Looking back on EAIFL

<p>Writing back in the wet, as opposed to sandstorm heat of Dubai, it&rsquo;s extraordinary how significant a mere five days in Dubai feels. There were, of course, a few teething problems&nbsp; &ndash; anybody who&rsquo;s ever launched anything or run anything, knows one learns through trial and error &ndash; but the success of EAIFL is extraordinary.<br />
<br />
It is not, of course, by any means the first book festival in the Arab world and, politically, the Palestinian Book Fair in May 2008 was probably more significant. But it was my first experience of taking part in so genuinely international a festival outside of the UK. We are lucky in Britain with a huge number of book fairs, not least the Guardian Hay Festival and the Edinburgh International Book Festival both of which are excellent in inviting authors from every corner of the globe and at cross-cultural programming. But, in other countries, readers and indeed authors have fewer opportunities to interact, to listen, to learn. Rarer still is the chance for authors from the east to meet authors from the west, and on equal terms.<br />
<br />
In the PEN debate on censorship, the Saudi novelist, Rajaa Alsanea won over the room with her calm explanations of how she battled to have her novel <i>Girls of Riyadh</i> published and to bring the uncensored lives of Saudi women to a wide audience. She talked of &lsquo;courage&rsquo; and of &lsquo;support&rsquo; for other writers. I suspect there were many European, North American and African authors in the audience who had accepted the invitation to EAIFL with this romantic view standing shoulder to shoulder with writers who have fewer opportunities to be published than do we.&nbsp; She was joined on the PEN platform by the Palestinian author, Ibrahim Nasrallah. After years of persecution, harassment and intimidation, he lives and publishes in Jordan. He, too, talked about the necessity to support other writers, for a dialogue between east and west against the forces of conservatism, wherever they might show their faces. A collective voice can help to protect the individual author, isolated in his or her country.&nbsp; Mohammed Al Murr, deputy chairman of Dubai Culture and Arts Authority, spoke as an author and journalist, a poet and short story writer who, too, has faced censorship of his work. For all the participants, the underlying message was that the purpose of literature was not to sugar coat the truth, but to portray life as it is from the inside. As the Ukrainian author Andrey Kurkhov added, when censored by a State with whom one is in opposition, it becomes &lsquo;an honour to be refused.&rsquo;<br />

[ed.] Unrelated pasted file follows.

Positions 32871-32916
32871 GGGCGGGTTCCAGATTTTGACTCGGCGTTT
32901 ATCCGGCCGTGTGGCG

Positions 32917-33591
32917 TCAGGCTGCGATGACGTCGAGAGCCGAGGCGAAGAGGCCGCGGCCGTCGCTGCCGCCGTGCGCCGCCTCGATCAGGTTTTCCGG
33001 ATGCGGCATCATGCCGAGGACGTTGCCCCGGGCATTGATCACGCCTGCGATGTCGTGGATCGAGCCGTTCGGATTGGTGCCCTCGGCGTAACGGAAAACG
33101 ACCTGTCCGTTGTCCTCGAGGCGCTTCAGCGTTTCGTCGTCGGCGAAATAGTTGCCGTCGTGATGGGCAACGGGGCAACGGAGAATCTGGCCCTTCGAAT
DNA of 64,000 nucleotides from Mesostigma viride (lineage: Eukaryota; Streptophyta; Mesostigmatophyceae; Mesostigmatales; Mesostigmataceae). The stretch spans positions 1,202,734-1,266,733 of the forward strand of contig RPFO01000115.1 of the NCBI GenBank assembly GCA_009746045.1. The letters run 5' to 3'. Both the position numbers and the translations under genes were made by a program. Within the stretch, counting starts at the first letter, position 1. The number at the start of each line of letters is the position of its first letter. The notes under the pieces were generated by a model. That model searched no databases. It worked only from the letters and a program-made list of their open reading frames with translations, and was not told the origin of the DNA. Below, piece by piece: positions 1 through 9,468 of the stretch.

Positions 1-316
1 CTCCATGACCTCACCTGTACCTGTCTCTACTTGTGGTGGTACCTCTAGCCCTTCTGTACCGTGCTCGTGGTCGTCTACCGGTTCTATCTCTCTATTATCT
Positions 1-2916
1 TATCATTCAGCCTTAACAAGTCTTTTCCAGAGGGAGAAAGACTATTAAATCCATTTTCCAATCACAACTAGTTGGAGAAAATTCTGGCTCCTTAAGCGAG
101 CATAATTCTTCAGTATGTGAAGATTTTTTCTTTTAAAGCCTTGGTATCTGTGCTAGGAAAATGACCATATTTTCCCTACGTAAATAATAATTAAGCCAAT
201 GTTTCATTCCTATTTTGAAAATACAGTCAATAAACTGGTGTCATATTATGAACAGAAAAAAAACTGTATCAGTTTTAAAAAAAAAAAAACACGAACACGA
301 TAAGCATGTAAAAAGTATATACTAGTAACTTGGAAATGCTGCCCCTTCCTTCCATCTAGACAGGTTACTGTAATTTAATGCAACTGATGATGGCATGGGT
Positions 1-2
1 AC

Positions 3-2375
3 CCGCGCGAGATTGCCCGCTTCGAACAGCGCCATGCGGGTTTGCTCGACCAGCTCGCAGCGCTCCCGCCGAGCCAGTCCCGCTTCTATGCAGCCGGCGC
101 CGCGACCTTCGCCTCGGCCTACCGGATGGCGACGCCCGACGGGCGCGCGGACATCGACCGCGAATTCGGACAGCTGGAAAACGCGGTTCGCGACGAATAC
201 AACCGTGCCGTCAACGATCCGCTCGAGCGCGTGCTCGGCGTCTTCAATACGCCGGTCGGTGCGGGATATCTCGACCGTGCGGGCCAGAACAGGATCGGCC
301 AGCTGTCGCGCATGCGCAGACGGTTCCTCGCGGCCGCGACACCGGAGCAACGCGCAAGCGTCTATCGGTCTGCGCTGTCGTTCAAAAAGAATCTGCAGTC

<br />
For me, though, the question of the huge differences facing female and male authors in the Arab world was paramount and became clearer as the festival went on. Several women admitted they would have found it impossible to be published at all had they not either been supported by fathers, brothers, husbands to work, to write. Many had struggled in the first instance and several had experienced death threats, intimidation and isolation as a result of it. Many were in exile from their own countries, not for the substance of what they had written necessarily, but simply for writing at all. As a corollary to this, the essential influence and possibilities of the internet was highlighted by authors on the platform time and again, particularly for female writers in countries where there are different legal and social restrictions on men and women - Kuwait, Iraq, Syria, Saudi Arabia, Afghanistan, Palestine and the UAE itself. Many of the Arab authors, male and female, had published online in the first instance, thereby building up support outside the country for their poetry or novels or polemical writings. This modern day equivalent of samizdat of the Soviet era, gave visibility, a voice, a little authority as author. And in some cases, such as that of Saudi novelist Rajaa Alsanea&nbsp; &ndash; where the book became a bestseller in 26 languages and countries &ndash; it led to works subsequently being published in the authors&rsquo; home countries.<br />
&nbsp;<br />
It is early days, of course. The dust &ndash; sand? - has barely settled. There will be analysis, feedback, discussions about what worked, what did not. Next year, there will be changes, no doubt. There will be new faces, different faces.&nbsp; But what mattered was the beginning of new relationships between authors, a tentative sharing of ideas, of possibilities. And the closing event - where poets Simon Armitage, Imtiaz Dharker, Grace Nichols and John Agard amongst others, celebrated the work of the late and revered Arabic poet Mahmoud Darwish - was an illustration of the purpose, the ambition and the success of EAIFL.</p>
<p><b>Updated, 6th March, see comments below.</b></p>